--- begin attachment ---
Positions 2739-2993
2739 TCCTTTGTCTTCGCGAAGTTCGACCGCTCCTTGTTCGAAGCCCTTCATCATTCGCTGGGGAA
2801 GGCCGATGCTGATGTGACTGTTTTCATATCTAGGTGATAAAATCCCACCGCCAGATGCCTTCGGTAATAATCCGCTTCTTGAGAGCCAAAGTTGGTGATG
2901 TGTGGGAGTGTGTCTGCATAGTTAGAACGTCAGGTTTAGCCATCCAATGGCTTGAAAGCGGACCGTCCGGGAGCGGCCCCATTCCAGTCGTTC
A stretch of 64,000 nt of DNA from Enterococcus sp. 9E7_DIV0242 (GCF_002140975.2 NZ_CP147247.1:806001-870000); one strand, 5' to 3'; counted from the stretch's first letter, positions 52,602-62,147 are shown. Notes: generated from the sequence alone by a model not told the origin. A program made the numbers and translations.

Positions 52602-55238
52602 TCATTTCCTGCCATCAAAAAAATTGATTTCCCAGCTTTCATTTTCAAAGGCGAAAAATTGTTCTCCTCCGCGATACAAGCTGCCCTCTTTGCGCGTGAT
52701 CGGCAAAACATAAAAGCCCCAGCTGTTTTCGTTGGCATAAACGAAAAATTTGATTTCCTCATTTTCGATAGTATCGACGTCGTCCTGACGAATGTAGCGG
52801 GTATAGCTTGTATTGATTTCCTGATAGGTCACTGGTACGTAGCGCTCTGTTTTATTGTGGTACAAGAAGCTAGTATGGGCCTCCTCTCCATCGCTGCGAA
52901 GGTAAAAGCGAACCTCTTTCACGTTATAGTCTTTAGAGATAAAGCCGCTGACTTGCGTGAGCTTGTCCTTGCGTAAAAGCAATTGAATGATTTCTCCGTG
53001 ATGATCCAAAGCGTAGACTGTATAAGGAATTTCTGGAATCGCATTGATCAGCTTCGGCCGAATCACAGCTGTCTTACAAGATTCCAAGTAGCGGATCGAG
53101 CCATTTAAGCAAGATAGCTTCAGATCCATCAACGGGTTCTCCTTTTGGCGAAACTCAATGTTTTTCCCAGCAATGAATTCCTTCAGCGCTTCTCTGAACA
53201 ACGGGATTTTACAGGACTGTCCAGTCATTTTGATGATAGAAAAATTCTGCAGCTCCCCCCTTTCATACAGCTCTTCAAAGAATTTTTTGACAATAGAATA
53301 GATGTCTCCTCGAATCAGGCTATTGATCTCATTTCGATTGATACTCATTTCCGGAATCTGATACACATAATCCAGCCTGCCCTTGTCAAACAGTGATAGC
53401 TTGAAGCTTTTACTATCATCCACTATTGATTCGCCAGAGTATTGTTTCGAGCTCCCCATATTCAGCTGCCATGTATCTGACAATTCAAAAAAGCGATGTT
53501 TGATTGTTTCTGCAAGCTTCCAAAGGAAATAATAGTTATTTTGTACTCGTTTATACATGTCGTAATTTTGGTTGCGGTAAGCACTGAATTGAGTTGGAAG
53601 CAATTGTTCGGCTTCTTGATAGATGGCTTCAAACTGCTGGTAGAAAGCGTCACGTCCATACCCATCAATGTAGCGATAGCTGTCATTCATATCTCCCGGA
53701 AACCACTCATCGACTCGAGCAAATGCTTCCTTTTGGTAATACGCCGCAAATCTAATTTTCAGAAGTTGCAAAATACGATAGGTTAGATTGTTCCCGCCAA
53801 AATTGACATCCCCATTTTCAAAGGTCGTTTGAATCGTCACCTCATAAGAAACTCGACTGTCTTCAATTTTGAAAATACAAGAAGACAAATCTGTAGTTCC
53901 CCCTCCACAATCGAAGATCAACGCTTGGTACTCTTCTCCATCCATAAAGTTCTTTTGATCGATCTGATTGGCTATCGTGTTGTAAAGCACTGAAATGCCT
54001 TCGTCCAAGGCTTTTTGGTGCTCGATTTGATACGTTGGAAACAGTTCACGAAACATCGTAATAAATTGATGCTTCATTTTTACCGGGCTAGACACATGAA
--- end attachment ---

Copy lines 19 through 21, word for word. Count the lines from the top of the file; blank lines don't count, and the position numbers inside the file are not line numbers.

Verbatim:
53801 AATTGACATCCCCATTTTCAAAGGTCGTTTGAATCGTCACCTCATAAGAAACTCGACTGTCTTCAATTTTGAAAATACAAGAAGACAAATCTGTAGTTCC
53901 CCCTCCACAATCGAAGATCAACGCTTGGTACTCTTCTCCATCCATAAAGTTCTTTTGATCGATCTGATTGGCTATCGTGTTGTAAAGCACTGAAATGCCT
54001 TCGTCCAAGGCTTTTTGGTGCTCGATTTGATACGTTGGAAACAGTTCACGAAACATCGTAATAAATTGATGCTTCATTTTTACCGGGCTAGACACATGAA